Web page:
Malaysian Bonds: Fiscal concerns easing


MGS could continue to outperform on easing fiscal concerns, supportive technicals and attractive carry attributes.
Duncan Tan06 Mar 2019
  • MGS have rallied but are not overvalued yet
  • Foreign buying is expected to pick up into light positioning
  • Fiscal concerns are easing on higher oil prices and ratings affirmation by Moody’s and Fitch
  • MGS are attractive assets to carry in the current environment
  • Expect MGS to continue to outperform
Photo credit: AFP Photo


On Malaysian Government Securities (MGS), we wrote in January that valuations are cheap, technicals appear supportive and fundamentals (weaker due to deterioration of fiscal position) could improve ahead. We continue to hold that bullish view. MGS have rallied since then but are by no means overvalued. The technical picture remains quite positive. Year-to-date, fund flows into EM have been robust. With Malaysia holding decent weights in EM bond benchmarks, foreign buying would be picking up into light positioning (from 2018's outflows).

Most importantly, fiscal concerns are easing. Oil's rally to USD66 per barrel has increased confidence that the government can meet its 2019 fiscal deficit target of 3.4% of GDP (Budget assumed USD70 per barrel). The risk of rating downgrade has also declined with both Moody's and Fitch affirming Malaysia's rating at A3 and A- respectively and both keeping outlook stable. In our view, MGS could continue to outperform (currently 3rd-best within Asia, behind Philippine and Indonesia bonds).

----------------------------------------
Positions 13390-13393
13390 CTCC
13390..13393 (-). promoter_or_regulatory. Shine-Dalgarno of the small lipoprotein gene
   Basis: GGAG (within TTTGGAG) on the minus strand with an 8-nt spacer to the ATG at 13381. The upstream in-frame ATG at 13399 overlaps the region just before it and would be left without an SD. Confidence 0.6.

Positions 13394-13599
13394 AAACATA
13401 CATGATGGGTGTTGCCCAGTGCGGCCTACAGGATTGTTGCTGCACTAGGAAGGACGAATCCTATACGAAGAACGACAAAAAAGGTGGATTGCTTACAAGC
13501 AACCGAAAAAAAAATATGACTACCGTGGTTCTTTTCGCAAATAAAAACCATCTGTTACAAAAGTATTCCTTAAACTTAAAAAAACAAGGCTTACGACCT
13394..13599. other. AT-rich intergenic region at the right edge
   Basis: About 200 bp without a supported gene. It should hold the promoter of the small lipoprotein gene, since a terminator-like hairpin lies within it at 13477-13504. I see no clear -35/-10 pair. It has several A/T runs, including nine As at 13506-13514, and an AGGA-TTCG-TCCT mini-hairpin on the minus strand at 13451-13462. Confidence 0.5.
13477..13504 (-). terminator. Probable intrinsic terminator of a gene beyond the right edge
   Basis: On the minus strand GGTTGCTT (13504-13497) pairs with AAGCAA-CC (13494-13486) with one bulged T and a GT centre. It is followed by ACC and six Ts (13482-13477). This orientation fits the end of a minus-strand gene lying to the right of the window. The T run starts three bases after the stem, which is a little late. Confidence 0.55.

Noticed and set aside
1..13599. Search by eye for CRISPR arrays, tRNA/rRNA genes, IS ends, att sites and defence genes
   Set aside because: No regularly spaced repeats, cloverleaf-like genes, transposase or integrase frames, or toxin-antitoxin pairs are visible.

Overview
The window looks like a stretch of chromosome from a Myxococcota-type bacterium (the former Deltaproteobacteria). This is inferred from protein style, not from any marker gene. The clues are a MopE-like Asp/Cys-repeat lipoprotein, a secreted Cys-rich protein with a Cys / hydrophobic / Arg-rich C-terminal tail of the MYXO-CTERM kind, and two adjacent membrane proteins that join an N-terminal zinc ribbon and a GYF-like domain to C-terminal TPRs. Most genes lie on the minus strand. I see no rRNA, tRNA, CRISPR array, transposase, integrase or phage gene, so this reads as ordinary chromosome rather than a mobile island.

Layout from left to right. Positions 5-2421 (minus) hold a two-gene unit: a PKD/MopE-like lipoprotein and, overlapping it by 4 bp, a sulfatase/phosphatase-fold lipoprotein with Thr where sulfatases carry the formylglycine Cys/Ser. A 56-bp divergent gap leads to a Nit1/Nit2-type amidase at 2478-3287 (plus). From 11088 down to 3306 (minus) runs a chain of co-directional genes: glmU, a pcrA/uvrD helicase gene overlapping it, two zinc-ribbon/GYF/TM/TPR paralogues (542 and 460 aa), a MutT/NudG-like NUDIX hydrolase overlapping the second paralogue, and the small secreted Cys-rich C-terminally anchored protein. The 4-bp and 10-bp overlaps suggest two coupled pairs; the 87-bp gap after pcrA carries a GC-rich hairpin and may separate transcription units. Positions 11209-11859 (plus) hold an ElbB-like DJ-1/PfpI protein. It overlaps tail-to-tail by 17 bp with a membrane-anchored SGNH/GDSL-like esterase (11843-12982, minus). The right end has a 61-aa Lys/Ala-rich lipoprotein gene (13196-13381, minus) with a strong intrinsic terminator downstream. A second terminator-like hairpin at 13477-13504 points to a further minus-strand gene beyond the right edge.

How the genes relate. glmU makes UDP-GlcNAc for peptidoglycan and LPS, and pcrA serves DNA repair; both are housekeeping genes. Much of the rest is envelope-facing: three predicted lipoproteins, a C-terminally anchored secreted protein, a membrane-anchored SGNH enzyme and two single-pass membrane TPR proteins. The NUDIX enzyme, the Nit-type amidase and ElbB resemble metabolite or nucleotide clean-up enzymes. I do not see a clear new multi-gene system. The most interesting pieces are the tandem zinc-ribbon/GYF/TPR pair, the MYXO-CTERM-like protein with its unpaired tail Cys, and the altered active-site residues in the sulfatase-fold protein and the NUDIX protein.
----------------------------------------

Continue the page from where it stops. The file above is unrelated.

In the current carry-conducive environment where investors are reaching for yields, MGS are an attractive asset to carry (yield-to-volatility ratios are low). MGS are also not exposed to election-related risks, unlike bonds in India, Indonesia and Philippines.



Malaysia's low FX reserves (coupled with high short-term external debt) appears to be a key worry amongst investors and is likely weighing on the MYR. In the event of risk aversion towards EM assets, the MYR can be expected to underperform (MGS's fixed income returns should hold up better due to support from onshore banks and domestic social security funds). For now though, the Fed remains on pause and risk appetite has been holding up. Furthermore, there could be some relief on the horizon. Petronas’s RM30bn special dividend payment to the Malaysian government (sizable relative to 2018’s current account of RM34bn) could underpin the MYR if Petronas has to repatriate some of its overseas assets or convert some of its foreign currency funds.



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Duncan Tan

FX and Rates Strategist - Asean
duncantan@dbs.com

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